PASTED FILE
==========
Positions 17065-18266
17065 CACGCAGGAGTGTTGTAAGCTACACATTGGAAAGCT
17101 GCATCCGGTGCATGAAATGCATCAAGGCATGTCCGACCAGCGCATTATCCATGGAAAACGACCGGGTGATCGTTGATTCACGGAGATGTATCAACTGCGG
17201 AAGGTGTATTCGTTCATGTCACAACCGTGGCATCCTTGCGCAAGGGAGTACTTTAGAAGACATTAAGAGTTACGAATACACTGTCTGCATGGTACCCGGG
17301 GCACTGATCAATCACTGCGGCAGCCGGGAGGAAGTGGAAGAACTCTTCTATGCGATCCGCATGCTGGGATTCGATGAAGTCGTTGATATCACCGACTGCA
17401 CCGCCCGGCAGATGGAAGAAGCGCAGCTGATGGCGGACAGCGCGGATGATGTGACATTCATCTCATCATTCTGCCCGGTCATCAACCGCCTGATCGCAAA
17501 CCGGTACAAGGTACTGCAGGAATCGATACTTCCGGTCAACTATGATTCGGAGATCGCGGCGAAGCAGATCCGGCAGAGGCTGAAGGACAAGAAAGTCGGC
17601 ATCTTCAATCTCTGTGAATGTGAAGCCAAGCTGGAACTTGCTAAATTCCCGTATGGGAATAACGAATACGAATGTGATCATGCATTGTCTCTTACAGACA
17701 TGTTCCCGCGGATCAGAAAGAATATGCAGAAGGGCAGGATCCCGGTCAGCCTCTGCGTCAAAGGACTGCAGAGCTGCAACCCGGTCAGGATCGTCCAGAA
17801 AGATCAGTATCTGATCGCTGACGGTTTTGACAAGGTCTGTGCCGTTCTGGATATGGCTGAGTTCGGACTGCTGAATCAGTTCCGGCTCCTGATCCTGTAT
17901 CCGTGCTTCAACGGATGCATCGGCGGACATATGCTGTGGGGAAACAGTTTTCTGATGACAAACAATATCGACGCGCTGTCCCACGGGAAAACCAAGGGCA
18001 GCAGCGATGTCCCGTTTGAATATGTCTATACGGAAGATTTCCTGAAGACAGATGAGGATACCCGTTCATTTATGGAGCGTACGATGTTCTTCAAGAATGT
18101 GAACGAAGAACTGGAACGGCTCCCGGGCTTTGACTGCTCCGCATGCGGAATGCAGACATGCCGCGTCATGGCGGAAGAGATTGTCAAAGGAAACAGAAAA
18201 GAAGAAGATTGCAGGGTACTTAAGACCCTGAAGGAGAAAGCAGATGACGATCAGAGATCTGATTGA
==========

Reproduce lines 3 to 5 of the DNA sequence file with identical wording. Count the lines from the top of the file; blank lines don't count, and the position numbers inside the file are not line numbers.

17101 GCATCCGGTGCATGAAATGCATCAAGGCATGTCCGACCAGCGCATTATCCATGGAAAACGACCGGGTGATCGTTGATTCACGGAGATGTATCAACTGCGG
17201 AAGGTGTATTCGTTCATGTCACAACCGTGGCATCCTTGCGCAAGGGAGTACTTTAGAAGACATTAAGAGTTACGAATACACTGTCTGCATGGTACCCGGG
17301 GCACTGATCAATCACTGCGGCAGCCGGGAGGAAGTGGAAGAACTCTTCTATGCGATCCGCATGCTGGGATTCGATGAAGTCGTTGATATCACCGACTGCA